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Ordinary People Taking Action
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Starting a business is a lot of work. I mean a lot of work.
My friend, Michael, said he would hire me to do work for him because he says he knows I will never work harder in my life than I will right now. He actually told me this a few weeks ago over coffee. At the time, I laughed and agreed, but honestly, I really had no idea what he meant. I know now. I have worked more in the last few weeks than I have in years – seriously.
Starting a business comes with a lot of emotions. I mean a lot of emotions.
I was talking to my colleague, Tee, and she said I’d had a really good week. She reminded me it was full of networking and talking with some of my absolute favorite people. All true. They were genuine connections too. I reached out for a lot of advice and I received a lot of affirmation that what I’m building is a good idea. That all came with a lot of high emotions.
There have been some really low points, too. Minutes — no, let’s be honest — hours, of self-doubt, panic and fear for the future. This all compounded by the fact that I am exhausted. Not only am I in the final days before launching my business, my husband traveled all week for work. Highs were high, and lows were low.
Starting a business comes with a lot of feedback. I mean a lot of feedback.
Much of the advice I have asked for; some I have not. I remind myself that feedback is a gift and people are giving it to me because they care. I have listened and reflected on every comment, even if I didn’t agree with or implement it. I thought about it. Thank you.
Starting a business comes with a lot of humbling moments. I mean a lot of humbling moments.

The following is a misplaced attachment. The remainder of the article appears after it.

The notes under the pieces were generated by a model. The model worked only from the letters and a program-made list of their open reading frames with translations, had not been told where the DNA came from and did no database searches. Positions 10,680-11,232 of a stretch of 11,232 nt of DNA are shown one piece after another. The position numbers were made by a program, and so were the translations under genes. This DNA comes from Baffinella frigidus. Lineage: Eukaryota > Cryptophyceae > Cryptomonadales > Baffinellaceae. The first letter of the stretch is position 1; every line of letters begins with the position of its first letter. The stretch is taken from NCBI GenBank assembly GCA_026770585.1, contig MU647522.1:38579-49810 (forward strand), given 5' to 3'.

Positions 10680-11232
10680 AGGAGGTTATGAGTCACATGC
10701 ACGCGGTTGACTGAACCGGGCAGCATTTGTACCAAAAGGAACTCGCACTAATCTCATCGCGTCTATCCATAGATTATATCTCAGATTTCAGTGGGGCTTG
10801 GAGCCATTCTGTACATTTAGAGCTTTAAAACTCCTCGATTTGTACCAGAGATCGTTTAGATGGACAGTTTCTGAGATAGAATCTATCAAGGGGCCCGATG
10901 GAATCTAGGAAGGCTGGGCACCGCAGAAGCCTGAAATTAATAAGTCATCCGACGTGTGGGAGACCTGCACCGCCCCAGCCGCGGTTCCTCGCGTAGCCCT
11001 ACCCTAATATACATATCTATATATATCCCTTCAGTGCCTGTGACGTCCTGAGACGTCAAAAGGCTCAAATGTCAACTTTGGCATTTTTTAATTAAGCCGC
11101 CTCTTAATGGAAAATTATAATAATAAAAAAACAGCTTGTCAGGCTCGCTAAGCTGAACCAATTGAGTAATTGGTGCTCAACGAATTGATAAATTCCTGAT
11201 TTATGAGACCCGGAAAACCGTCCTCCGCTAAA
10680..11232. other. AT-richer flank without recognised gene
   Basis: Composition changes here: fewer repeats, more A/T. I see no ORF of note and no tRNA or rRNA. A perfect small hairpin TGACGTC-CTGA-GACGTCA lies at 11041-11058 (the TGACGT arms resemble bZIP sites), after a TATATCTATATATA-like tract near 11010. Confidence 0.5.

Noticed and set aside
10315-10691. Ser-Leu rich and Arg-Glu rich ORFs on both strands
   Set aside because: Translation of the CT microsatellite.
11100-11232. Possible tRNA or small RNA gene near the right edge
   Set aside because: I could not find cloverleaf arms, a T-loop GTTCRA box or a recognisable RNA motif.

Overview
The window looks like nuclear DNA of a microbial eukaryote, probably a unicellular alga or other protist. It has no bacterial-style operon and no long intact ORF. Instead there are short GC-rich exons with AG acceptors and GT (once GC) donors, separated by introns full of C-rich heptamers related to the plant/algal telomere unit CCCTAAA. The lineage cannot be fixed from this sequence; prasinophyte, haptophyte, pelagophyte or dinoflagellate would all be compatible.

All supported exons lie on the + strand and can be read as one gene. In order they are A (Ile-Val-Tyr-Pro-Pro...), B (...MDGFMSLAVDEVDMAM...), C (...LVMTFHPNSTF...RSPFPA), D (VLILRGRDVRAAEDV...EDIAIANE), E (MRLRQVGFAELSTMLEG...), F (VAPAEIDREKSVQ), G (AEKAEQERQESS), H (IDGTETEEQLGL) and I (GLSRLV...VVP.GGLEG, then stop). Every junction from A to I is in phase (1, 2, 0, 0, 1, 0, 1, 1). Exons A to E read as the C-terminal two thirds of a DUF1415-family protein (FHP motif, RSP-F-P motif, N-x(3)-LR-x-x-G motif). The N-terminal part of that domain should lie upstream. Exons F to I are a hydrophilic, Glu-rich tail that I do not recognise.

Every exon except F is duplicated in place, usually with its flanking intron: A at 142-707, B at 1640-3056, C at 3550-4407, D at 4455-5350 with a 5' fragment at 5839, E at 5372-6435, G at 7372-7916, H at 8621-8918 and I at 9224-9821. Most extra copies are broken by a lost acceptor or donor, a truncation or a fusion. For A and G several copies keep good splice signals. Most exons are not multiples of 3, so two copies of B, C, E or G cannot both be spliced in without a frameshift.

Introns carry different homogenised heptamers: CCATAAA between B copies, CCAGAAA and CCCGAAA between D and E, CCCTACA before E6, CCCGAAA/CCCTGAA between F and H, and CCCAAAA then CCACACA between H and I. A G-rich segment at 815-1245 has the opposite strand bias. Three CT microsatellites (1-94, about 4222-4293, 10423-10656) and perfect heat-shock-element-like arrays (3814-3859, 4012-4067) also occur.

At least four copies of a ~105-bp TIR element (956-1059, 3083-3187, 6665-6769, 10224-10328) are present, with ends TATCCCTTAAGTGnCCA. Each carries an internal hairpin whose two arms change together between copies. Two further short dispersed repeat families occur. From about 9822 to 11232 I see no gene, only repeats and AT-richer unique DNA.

My web designer set up MailChimp for me so that I could capture email addresses from my website. This was a recommendation from my colleague, Dorothy, and it was brilliant. The morning after MailChimp was set up, Dorothy asked me how many email addresses I had collected. I replied with excitement and told her 50. She asked how many I recognized. My response? Not many. I was excited, thinking that social media had really made an impact, and quickly. Dorothy was excited for me — for us — because she is part of the team.
The very next day, however, she asked how many more email addresses I had collected. I responded, stating that there were only 22. Not 22 new ones, but 22 total. As it turned out, the original 50 weren’t really email address from my site; they were the sample list that is shown when you set up an account with MailChimp. Nothing like reality smacking me back in the face …. with the reminder, once again, that relationships matter more than social media.
So here are the reminders I want to share from this past week:
· Determination is powerful.
· Emotions are real; focus on the good more than the bad.
· Feedback is always a gift.
· Stay humble, remembering it’s okay to laugh at yourself.
With appreciation and gratitude,